Gabrielle Gilardoni holding up her metals (Alanis Hill, The Puma Prensa)
By Alanis Hill
Gabrielle Gilardoni, Maria Carrillo High School senior, after multiple tournaments and competitions, won the title of Taekwondo State champion in May 2022. For Gilardoni, it was a long journey to get to the point of being rewarded as the state’s best. She attended six days a week of practice and grueling competitions to win the championship, climbing the ranks and beating the very best along the way.
Gilardoni first started Taekwondo at the age of nine. Before she was even born, both her parents had been training in the sport as well for five years and had already gained their black belts. During the time when Gilardoni’s mother was pregnant with her, they kept training. Her parents stopped practicing the sport after she was born, so she grew up with her role models being high ranks in Taekwondo. Many of her older siblings have practiced the sport before her, so it was no wonder that she also took it up.
Gilardoni was trained by the same instructor that her parents were trained by. She then began to rise in ranks until she reached the third belt, an orange decided, where she then participated in her first tournament. There are four categories in tournaments, forms, weapons, combat sparring, and sparring. She participated in sparring for the most part. She was hooked on tournaments; the thrill of competing kept her on her toes. She went to any regional tournaments she could in the area and to her first big tournament, nationals, at age 11. Gilardoni practiced two times a week for three years, and after all that training, she gained her first-degree black belt at 12 years old.
During a portion of her freshman year, she took a break from the sport to focus on academics. After her break, she earned her second-degree black belt. The process of earning that belt was a grueling test of strength. Gilardoni needed to take a fitness test that was made of 100 push ups, two minutes of plank in perfect form, and a variety of combos. Many people will drop out while completing it; they may pass out or throw up during the test, but not Gilardoni .
After getting her second-degree black belt, she had the credibility to start teaching students at her dojo, going through drills with her students, and working on material. Her classes varied from small kids to full-grown adults, and she continued to practice as well as work in the dojo, causing her to be there six days a week.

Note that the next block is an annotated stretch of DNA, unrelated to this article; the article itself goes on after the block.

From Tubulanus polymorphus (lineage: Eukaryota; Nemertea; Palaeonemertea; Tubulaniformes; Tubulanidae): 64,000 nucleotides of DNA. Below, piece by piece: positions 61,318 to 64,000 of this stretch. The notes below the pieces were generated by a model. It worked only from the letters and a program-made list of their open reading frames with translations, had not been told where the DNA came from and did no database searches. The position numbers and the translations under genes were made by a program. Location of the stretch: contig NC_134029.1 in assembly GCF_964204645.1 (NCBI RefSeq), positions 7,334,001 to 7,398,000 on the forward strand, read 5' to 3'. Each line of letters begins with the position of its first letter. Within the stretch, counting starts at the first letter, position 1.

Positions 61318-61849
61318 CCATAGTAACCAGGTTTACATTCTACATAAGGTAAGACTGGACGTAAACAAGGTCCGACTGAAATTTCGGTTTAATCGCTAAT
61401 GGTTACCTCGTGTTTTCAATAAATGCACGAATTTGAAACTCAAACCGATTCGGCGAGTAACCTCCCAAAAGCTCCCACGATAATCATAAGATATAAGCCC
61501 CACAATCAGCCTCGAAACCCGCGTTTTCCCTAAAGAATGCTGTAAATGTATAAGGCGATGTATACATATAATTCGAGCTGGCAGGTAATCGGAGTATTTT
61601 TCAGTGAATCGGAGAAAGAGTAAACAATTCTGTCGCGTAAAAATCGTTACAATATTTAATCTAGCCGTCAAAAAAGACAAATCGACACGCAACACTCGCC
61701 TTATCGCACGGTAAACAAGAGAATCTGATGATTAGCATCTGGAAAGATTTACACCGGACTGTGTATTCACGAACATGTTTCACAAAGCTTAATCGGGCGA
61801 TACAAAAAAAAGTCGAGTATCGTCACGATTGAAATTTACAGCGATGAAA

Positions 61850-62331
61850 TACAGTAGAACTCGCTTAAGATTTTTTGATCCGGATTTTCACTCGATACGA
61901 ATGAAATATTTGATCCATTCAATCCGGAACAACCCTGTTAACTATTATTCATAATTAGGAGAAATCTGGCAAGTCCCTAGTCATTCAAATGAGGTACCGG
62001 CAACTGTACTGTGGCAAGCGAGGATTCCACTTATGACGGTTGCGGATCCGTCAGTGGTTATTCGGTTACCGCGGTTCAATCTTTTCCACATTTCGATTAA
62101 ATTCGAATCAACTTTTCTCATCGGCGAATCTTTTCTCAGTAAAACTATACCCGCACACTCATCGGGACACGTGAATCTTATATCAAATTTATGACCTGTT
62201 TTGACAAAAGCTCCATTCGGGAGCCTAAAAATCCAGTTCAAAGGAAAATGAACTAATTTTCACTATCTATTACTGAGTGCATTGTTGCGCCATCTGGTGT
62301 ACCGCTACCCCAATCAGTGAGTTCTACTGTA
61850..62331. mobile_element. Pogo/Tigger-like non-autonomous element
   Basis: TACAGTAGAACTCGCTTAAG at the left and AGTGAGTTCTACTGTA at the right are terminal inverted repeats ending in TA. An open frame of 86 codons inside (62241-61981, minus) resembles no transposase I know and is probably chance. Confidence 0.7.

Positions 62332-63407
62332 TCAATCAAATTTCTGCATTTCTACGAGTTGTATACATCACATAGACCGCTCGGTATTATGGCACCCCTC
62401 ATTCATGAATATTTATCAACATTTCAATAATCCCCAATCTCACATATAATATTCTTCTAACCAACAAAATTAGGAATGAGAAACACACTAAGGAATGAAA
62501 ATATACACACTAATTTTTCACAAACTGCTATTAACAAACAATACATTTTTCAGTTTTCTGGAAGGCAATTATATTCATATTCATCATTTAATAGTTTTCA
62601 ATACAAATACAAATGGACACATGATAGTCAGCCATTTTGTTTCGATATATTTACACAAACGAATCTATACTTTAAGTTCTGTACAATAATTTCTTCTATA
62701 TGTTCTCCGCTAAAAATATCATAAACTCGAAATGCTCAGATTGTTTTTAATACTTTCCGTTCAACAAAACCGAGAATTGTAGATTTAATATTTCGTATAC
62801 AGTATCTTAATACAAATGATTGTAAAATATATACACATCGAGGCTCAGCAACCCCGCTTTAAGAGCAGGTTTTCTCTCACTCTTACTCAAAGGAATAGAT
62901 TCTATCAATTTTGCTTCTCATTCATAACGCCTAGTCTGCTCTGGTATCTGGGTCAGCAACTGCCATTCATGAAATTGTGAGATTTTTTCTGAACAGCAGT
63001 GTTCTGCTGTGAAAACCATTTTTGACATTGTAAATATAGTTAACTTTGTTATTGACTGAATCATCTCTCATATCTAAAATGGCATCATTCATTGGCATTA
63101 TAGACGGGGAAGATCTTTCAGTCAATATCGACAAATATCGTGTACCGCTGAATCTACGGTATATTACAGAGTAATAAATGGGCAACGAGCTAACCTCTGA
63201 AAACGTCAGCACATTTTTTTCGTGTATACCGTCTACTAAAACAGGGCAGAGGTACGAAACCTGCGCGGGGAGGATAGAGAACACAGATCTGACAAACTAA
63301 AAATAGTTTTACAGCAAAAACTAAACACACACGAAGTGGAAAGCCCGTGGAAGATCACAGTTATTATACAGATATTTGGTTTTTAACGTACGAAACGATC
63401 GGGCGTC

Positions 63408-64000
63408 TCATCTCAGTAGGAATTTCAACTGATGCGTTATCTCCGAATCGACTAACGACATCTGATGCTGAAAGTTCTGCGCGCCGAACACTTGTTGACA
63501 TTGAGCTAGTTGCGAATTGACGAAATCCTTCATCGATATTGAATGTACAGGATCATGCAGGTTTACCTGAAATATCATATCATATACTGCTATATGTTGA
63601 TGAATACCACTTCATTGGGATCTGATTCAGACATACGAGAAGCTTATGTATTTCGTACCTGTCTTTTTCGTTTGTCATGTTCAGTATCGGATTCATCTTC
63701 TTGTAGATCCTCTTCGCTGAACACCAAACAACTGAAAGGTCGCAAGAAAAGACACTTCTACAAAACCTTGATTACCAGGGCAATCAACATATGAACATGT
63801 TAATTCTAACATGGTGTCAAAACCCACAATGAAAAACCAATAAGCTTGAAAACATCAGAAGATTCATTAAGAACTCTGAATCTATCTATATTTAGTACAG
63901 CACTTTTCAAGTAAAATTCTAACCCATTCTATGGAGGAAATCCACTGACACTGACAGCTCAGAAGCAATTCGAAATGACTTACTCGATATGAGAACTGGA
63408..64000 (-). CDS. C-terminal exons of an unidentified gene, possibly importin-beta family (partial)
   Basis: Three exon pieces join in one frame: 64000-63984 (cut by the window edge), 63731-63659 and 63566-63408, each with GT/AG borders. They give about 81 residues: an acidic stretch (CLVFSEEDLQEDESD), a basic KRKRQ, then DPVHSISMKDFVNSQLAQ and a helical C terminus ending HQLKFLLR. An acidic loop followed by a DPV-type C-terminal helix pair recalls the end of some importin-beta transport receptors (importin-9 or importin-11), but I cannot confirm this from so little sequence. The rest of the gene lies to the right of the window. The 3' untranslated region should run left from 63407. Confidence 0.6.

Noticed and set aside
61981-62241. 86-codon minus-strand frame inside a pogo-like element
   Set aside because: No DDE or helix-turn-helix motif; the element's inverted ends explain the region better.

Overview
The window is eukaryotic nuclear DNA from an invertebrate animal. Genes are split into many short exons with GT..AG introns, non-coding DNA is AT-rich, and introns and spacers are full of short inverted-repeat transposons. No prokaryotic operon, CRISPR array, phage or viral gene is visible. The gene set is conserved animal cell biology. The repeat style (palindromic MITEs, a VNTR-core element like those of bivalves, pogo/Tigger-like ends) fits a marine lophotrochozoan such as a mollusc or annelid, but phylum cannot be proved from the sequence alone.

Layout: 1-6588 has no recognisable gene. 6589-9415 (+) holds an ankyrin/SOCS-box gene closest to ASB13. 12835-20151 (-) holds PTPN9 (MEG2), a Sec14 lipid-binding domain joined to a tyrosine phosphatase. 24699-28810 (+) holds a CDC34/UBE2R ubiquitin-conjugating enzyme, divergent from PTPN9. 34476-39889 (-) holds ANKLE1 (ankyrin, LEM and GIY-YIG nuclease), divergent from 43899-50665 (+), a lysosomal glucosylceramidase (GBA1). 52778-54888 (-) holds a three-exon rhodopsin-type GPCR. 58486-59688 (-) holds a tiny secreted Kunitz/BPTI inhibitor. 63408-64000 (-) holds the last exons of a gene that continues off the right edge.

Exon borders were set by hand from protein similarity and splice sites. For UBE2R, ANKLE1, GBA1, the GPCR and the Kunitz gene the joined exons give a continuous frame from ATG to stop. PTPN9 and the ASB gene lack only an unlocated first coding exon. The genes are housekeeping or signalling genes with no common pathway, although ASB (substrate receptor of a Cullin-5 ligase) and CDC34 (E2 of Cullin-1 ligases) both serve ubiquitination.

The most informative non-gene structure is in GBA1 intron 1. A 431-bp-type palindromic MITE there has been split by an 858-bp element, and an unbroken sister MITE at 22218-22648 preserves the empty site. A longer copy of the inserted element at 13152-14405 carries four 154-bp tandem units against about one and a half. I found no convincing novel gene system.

Once COVID hit late into her freshman year, Gilardoni was forced to take another break like most people during that time. She made sure to keep in shape by working out with home equipment and by other means. With her active mindset, she made it through her sophomore year on Zoom and soon entered back into in-person learning.
Coming back to school after COVID, she realized she hadn’t gone to nationals in about three years. Nationals is where one could gain their title as a champion and compete against many other opponents from all across the country. With that realization, she knew it was her time to aim for the top. Before competition season, she continued to attend her practices, also letting herself focus on her other activities like drums.
Competition season came around quickly, and unfortunately for Gilardoni, it was also when softball season also started, meaning that as she competed in her martial art, she also needed to attend softball practices from 3:45 to 6:00 and go to games, making her already chaotic schedule even more of a mess. She also had her job at the dojo. Not to mention the constant travel for games and going to competitions that could be as far as Modesto. With all that and academics, there was barely time to rest for Gilardoni, but she persevered.
“I have a lot to do, but I actually enjoy having such a packed schedule,” said Gilardoni.
Eventually, after competing in countless tournaments, and never getting anything below third place, she was finally being considered in the running for state champ. All the points she earned through placement in her regional competitions would be put up against the girls her age across the state. It took a while before scores could finally be counted up. Gilardoni was excited yet also nervous for the final result.
A few weeks after the championship, she got a letter and was titled the State Champ of California. All the weeks of trial and challenge had earned her the title that so many fought for, but her journey wasn’t finished there. She wanted to become a world champ. To become one, she’d have to travel all the way to Arizona to compete against people who came from all over the globe.
She went to Arizona with her mom, who would also be competing. In the end, she came in fourth in the competition, while her mother became a world champion. Though Gilardoni did not become a world champ last season, she hopes to be able to accomplish her goal in the coming one.
Gilardoni said, “Next season, I plan to work twice as hard to become state champ again and then world.” With everything going her way she may just become one.